Previously, the CFO was tasked with keeping the accounting department on track and the company finances on firm footing. Those are still imperatives, but CFOs now serve as strategic actors like never before.
As companies search everywhere for competitive advantages, careful and clever financial engineering has become more integral to success. It often falls to the CFO to prepare the forecasts, reports and recommendations that guide the company's future.
No matter how you feel about the evolution of the CFO, it's essential to understand how the C-Suite is changing and what will be expected of the executives of the future. Sustained success depends on staying ahead of the curve.
Facts and figures have always been important to CFOs. What is now different is that decision making is based on much broader and deeper categories of financial information, along with operational data from multiple departments. Basic bookkeeping has transformed into large-scale data management.
Whether or not CFOs take a data-driven approach is not up for debate. It is easier than ever to collect, store, analyze and utilize quality data. More importantly, success will increasingly be defined by a CFOs ability to extract unique insights and adopt innovative approaches. Executives who do not embrace data will fall behind to those who do.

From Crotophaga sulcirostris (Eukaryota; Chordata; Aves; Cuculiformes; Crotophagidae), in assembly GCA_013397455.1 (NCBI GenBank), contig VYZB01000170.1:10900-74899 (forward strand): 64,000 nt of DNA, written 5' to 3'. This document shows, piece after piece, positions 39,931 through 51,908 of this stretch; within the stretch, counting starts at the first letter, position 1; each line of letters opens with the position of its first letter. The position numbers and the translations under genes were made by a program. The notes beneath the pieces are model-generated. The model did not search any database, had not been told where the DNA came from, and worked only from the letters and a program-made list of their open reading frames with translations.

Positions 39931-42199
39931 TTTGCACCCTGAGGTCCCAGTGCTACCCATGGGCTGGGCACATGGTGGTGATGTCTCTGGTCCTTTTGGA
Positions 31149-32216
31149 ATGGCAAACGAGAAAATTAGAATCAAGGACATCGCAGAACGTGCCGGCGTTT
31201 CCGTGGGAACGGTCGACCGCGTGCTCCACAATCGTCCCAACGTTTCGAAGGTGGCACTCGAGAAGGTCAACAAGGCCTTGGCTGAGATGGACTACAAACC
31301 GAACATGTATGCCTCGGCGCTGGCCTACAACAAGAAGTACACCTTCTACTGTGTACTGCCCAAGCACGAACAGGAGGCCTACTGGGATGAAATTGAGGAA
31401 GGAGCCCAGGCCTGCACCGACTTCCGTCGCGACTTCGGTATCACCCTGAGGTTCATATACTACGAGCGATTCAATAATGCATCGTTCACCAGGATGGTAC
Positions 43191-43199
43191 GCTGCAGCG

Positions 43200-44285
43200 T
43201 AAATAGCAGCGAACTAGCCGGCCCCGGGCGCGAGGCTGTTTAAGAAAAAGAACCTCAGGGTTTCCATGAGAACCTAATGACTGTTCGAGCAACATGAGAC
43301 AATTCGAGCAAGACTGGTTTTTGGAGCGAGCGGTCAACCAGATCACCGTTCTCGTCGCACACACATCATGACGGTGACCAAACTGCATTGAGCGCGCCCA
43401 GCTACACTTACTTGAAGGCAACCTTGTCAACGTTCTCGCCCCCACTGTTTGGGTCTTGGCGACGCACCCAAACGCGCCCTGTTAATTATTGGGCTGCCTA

Knowing that data is the lifeblood of the modern accounting department, decision makers must focus as much on managing and optimizing data as they do on utilizing and analyzing it. It falls to CFOs to ensure that companies are as informed and aware as possible when making decisions that directly affect the bottom line. That requires new attitudes and approaches, but it also requires new tools.
If you need evidence that the CFO role is evolving, just look at the rapid decline of Excel. This was once the most ubiquitous accounting tool on the planet. Now everyone except the smallest businesses acknowledges that it is underpowered and ineffective.
CFOs and the accounting departments they lead are implementing enterprise-wide financial management solutions instead. These provide the scale and sophistication that strategic accounting requires. They also give form and function to vast and unruly sets of data. It's possible to find the signal through the noise no matter how loud the volume is.
A financial management solution serves the strategic aims of today's CFOs. Said differently, it makes the evolution of the CFO an accessible asset rather than an insurmountable obstacle.
This content was originally posted here.
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